Optional Practical: Projectiles in excel
In this exercise the way the presence of air changes the trajectory of a projectile will be investigated using a spreadsheet. This example will use sliders so you will need to make sure that you have the “developer tools” available. To do this, open excel and click file > options > customize ribbon > tick developer in the right hand box. You will now see the developer tab on the ribbon at the top.
The motion of a projectile can be split into two components x and y as shown below.
The horizontal component is constant so x = vcosϑ t and the vertical is affected by the acceleration due to gravity so y = vsinϑ t – ½ gt2 . The path of the projectile is found by plotting x vs y for a range of times.
Before starting to make the table of x and y we need to set up some sliders so we can change the initial velocity and angle. Label two cells velocity and angle, these need to be positioned to leave room for the table and graphs. I chose cells K17 and K18.
The values of velocity and angle are to be controlled with siders, to do this open the developer tab and insert slider (its actually called a scroll bar) from the active x options.
Place the slider from column M to Q so you leave a gap between the label and slider. To set the sliders properties right click it and select properties. If this doesn’t work you might need to click “design mode” in the developer tab.
For the velocity slider set the maximum value to be 50 and the linked cell to L17.
For the angle slider set the maximum at 90 and the linked cell to L18.
Try sliding the slider to see if the values change.
Now you need to set up the table to calculate the x and y displacements. Put headers in the first 3 columns as shown.
Fill in 100 time values from 0 – 10 in steps of 0.1. This is quickly done by filling in the first two (0 and 0.1) highlight them, click the bottom right hand corner and drag down to fill all the cells.
The displacements are calculated based on the initial velocity and angle for all the times in the first column. To do this use the following equations
For x =L$17*COS(L$18*PI()/180)*A3
and y =L$17*SIN(L$18*PI()/180)*A3-0.5*9.8*A3*A3
To view the path highlight the x and y columns and insert chart > scatter (I chose the one with the line but no points). Try varying the angle and velocity to see what happens.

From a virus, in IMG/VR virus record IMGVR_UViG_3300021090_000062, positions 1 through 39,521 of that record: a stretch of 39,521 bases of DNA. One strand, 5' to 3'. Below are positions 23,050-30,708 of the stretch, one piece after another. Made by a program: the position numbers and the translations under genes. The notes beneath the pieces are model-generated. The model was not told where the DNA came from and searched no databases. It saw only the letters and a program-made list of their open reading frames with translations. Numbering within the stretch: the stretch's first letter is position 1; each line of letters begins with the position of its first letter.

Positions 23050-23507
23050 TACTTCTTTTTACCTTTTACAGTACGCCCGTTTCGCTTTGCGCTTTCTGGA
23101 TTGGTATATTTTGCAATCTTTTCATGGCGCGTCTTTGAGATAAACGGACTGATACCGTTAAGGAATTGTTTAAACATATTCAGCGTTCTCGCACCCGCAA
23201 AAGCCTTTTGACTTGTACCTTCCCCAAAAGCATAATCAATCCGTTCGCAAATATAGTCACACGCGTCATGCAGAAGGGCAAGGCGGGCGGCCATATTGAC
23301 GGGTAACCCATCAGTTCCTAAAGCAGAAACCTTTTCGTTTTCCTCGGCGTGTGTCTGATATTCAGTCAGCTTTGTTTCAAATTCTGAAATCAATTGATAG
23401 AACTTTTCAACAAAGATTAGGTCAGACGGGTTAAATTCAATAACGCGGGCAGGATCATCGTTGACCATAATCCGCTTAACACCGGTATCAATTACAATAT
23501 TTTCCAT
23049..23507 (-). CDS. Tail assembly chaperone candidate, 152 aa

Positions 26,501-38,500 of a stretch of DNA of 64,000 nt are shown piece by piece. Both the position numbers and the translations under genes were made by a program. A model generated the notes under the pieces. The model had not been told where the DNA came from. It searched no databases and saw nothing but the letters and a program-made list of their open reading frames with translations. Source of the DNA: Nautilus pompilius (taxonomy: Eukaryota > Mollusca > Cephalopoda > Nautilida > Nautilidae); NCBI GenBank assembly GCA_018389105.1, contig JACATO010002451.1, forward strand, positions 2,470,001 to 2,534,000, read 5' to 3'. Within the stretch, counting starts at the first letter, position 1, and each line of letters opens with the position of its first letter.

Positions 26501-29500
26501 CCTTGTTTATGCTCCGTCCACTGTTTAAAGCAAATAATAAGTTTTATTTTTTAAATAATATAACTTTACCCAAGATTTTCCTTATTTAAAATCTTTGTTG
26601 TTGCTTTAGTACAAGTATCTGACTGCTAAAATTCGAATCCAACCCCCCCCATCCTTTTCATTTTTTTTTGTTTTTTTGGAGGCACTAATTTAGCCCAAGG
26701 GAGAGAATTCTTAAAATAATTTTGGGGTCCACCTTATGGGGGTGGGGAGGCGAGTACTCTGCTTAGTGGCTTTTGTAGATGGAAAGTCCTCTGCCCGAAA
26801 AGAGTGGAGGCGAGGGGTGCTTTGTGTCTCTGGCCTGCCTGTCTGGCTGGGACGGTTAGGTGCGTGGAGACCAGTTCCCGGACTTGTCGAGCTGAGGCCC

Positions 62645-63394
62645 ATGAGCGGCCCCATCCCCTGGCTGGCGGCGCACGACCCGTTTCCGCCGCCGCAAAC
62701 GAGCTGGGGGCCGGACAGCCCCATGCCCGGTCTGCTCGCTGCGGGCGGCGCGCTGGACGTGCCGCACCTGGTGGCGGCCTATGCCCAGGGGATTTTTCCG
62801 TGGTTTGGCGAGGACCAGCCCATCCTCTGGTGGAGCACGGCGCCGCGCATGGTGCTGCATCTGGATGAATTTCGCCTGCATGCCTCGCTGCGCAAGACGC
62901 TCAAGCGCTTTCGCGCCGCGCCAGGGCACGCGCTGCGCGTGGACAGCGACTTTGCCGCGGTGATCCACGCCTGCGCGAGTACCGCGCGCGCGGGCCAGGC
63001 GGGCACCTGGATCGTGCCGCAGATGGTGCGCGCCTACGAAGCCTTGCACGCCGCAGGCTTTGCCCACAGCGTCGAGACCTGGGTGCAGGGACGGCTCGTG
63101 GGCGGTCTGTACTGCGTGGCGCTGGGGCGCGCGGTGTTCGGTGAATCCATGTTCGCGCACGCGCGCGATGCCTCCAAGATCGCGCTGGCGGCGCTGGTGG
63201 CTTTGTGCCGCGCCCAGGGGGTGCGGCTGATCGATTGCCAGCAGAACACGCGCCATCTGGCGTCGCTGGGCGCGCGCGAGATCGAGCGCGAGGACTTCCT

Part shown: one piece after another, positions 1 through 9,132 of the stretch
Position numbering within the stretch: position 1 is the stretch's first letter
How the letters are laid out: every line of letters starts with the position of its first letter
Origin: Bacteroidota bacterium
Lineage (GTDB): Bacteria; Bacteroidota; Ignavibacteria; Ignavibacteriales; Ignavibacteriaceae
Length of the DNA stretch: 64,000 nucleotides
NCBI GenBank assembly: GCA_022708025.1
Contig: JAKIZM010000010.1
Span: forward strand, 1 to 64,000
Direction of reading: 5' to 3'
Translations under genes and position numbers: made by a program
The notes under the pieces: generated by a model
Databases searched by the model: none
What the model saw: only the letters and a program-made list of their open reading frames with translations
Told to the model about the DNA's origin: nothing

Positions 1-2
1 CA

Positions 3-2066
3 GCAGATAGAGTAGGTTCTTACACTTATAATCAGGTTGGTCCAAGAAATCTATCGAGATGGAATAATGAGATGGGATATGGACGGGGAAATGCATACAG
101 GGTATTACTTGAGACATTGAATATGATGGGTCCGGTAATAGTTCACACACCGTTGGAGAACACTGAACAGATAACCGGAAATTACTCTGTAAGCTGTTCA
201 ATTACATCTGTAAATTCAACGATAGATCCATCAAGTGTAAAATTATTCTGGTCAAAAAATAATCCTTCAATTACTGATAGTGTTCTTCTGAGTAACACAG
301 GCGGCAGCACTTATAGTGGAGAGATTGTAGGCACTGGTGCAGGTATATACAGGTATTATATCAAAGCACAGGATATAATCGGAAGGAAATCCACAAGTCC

To stop the graph autoscaling right click the axis and format axis. Choose x - max 200, min 0 and y – max 50, min 0.
Taking into account the air
The presence of air has two consequences
- The downward acceleration is less because of buoyancy - this is easy to take care of since it simply means the acceleration due to gravity is less.
- The speed slows down due to drag. This is more difficult since the drag force is dependent on the speed of the projectile. The way we are going to simulate this is by calculating a column of speeds, each speed is less than the previous one by an amount that is proportional to the previous speed.
Add two more sliders for the “buoyancy” (0 -10) and “drag” (0 – 1000)
Make a new column header “speed”. The first row of this column is simply =L17, the initial speed.
The second row is =D3-L$20*D3/10000 So it is the previous speed (D3) minus the drag constant /1000 multiplied by the previous speed. Copy this formula down (note the $, this stops L20 changing when you copy down).
The new x values are now calculated based on these velocities (instead of the initial one) using the formula =D3*COS(L$18*PI()/180)*A3
The new y values are also calculated using these velocities and the acceleration is also adjusted to take care of buoyancy in the following equation =D3*SIN(L$18*PI()/180)*A3-0.5*(9.8-L$19)*A3*A3
Plot a scatter graph based on these new values of x and y and compare it with the one for no air (set the x and y max and min the same as before). Try varying the drag and buoyancy.
Without air the maximum range is achieved at 45°, is this the same with air?